As she left the building that evening, Ivy walked backward slowly and scanned the second floor with her eyes. She noticed a window that looked different from the others. It was a darker shade than the other windows and entirely opaque, though all of the glass in the building was slightly tinted. The slanting angle of the winter sun illuminated the glass more directly than usual, making the contrasting shades suddenly obvious. She counted the windows from either end of the building in the model to confirm that this window belonged to the room without a door—it did.

Now, it was possible that the scale model Ivy referred to was not completely accurate, or that a renovation project had altered some of the interior spaces. She told herself that something so blatantly suspicious might merely be an awkward disguise for ordinariness. The facilities crew frequently cut rooms in half to create an office for a new professor or storage space for an important project. She had to admit to herself that this particular detail was not so strange on its own—various labs on campus had their windows painted over to protect sensitive equipment or make it easier to read the computer screens. This window and the room concealed behind it might disappoint her.

She knew from her earlier investigation that the missing door had empty classrooms on either side, and the wall they appeared to share was not, in fact, the same wall. There was definitely a space between the two rooms, but she couldn’t discover how to access it no matter how many times she passed by it the next day. She ran her fingers over the wall in the hallway over and over again, trying to find a seam. Again, she walked outside to look up at the window.


A few days later, when Ivy was sitting at the circulation desk creating accounts for imaginary library patrons out of boredom, she thought of accessing the hidden room through its ceiling or floor. She checked the first floor first, on her way to the vending machine during her break. Halfway through a flat can of soda, she couldn’t see or feel any way to access the second floor through the ceiling. She stared at the blank walls, finished her soda, and returned to her desk.

On her second attempt, later that afternoon, Ivy climbed the gray concrete steps to the third floor. She found a dusty storage room above the space she wanted to access. The overhead light popped and went dark when she flipped the switch, so she had to rely on her sense of touch and the dim light from the room next door. Crawling on her hands and knees, she ran her fingers over the grimy floor, eventually encountering a wider seam than those between the rest of the linoleum tiles. Tracing it with her fingers, she discovered the outline of a trapdoor nearly hidden beneath damaged office furniture and out-of-date computers—but it was padlocked, she realized with disappointment as she moved a stack of old keyboards out of the way and felt the rounded metal dial cupped in her hand.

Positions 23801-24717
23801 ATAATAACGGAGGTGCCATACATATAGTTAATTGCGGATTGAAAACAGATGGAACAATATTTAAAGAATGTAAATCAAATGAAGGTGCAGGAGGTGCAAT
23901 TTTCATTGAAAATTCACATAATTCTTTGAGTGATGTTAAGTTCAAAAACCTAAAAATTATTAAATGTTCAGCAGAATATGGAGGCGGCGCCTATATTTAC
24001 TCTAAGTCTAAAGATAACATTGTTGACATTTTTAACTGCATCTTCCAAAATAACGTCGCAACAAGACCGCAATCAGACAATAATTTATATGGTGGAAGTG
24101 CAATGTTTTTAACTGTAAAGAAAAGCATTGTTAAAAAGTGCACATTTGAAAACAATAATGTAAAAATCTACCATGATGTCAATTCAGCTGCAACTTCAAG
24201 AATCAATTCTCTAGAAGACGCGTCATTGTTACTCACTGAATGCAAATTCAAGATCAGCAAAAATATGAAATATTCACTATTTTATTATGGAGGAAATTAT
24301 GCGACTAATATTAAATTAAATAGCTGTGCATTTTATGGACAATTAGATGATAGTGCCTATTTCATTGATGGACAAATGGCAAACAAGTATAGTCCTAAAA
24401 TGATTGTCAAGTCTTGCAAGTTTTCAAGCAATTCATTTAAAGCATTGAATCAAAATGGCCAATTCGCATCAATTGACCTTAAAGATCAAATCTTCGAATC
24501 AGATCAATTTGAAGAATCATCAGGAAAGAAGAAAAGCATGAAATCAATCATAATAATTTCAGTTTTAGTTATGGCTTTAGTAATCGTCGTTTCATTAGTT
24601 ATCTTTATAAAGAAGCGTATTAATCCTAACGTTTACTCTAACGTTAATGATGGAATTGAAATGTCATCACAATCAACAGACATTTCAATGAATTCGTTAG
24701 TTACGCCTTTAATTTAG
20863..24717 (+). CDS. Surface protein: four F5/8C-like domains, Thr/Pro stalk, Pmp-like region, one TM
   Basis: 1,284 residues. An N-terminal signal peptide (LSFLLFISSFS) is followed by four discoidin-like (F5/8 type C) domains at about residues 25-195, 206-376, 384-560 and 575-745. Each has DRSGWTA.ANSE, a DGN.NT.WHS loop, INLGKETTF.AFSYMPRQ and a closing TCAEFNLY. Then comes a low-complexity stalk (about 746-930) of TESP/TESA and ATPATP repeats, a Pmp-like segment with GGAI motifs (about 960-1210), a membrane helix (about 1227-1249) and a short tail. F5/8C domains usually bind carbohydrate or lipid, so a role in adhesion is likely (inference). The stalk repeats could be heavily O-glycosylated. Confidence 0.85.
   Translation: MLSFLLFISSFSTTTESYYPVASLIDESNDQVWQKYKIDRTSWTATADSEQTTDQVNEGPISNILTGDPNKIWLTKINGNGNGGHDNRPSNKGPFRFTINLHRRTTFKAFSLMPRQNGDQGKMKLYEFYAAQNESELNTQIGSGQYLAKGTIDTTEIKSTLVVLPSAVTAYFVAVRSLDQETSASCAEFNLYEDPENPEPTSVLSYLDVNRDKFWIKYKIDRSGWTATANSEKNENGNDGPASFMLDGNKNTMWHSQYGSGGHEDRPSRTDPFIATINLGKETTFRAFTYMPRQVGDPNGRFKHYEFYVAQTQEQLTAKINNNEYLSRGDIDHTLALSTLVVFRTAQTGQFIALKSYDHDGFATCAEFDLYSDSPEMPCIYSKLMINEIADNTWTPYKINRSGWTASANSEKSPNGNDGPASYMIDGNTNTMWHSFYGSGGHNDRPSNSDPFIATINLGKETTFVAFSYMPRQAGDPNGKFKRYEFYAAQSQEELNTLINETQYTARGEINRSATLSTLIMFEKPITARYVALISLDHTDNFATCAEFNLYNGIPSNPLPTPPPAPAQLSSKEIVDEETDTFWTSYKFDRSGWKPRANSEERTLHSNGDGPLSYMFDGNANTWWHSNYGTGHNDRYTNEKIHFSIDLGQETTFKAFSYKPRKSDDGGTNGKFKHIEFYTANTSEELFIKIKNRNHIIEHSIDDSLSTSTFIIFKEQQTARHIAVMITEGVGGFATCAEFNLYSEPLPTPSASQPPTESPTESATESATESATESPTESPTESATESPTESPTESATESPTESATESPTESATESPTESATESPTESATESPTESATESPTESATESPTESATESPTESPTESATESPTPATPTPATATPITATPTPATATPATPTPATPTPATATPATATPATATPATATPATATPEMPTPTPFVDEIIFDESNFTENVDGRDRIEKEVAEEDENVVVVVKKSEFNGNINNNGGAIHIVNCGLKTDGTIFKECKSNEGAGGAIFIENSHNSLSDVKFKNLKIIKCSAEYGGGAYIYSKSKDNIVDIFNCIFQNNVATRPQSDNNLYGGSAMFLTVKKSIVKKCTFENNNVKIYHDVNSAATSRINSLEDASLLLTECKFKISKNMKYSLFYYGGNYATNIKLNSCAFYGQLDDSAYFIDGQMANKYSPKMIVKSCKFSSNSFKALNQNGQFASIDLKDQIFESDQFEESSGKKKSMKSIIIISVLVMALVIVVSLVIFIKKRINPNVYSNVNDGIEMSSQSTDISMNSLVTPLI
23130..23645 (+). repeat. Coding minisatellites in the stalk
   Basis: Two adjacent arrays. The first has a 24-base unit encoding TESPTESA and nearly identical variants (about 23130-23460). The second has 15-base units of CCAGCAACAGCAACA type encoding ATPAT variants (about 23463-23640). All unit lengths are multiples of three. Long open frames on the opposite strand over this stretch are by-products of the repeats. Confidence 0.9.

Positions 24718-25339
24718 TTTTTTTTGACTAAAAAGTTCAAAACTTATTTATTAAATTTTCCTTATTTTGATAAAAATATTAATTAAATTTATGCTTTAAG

Outside the storage room, she blinked as her pupils narrowed and stared for a moment at her grey, furred fingertips. Running down four flights of stairs to the basement, she borrowed a bolt cutter from the janitor’s closet, but when she pried open the trapdoor, quietly thrilled, the space below was too dark to see even after she allowed her eyes to adjust. Reluctantly closing the trapdoor, she held the broken lock in her hand, thinking, before dropping it into her pocket. The padlock sounded quietly against the tooth and heavily stretched the pocket’s fabric into its own shape.


The next morning, before the official start of her shift, Ivy lifted the trapdoor and pointed a flashlight she had brought from home into the dark the room below her. Something gleamed. She remembered shining a light into the water alongside a pier at night and seeing the glowing eyes of shrimp, paired stars in the inky sky. She had done this more than once when she was a child, to scare herself pleasantly—the shrimps’ bodies so vague and shadowed that their eyes could belong to any creature.

She stepped back from the edge of the trapdoor, out of view. No sound came from the room. What quiet things wait in the dark? She inched forward and shone the light down again. As her eyes adjusted, the indistinct shapes on the floor developed clearer edges, long rounded bodies that tapered and squared off at one end. She realized that they were seals with glass eyes that reflected her light. She counted seven of them, all lined up carefully in one row side by side.

It was time for work. Sitting at the circulation desk, Ivy set about some additional research. She found and checked out a handbook for marine mammal hunters under one of her fake library accounts. It was from the 1953 and reminded her of old cookbooks filled with black and white photos of gelatin molds and casseroles. It included chapters on butchering, cooking, and preserving the hides. A man with thinning white hair in a heavy leather apron was featured in the photos that accompanied the instructions. His broad, grandfatherly smile never shifted as he demonstrated how to remove various body parts or set glass eyes into the nearly-finished taxidermy piece. The diagrams of the process and images of viscera were strangely acceptable to Ivy because of the age and colorlessness of the book. There seemed nothing violent in it, though her imagination recoiled from the idea of using her own small hands to skin and gut an animal. There were instructions on how to preserve every part of the seal for everything from soup stock to lamp oil. This made her wonder, somewhat in awe, if all animals could be turned into so many useful things or if it was just seals. What about humans, what about myself?

She also checked out a field guide to North American seals with full color illustrations of every species and a book on how to draw seals.


 [ Seals, © 2016 Cécile Matthey ] Ivy borrowed a ladder from the janitor’s storage room. It was tough to maneuver through the hole in the floor without knocking into things, and she felt she must not injure the seals though she could not possibly harm them more than they already had been. She finally managed after a few tries—the only mishap was that she shattered the darkened screen of an boxy old computer. She would clean it up during her lunch hour, an empty time.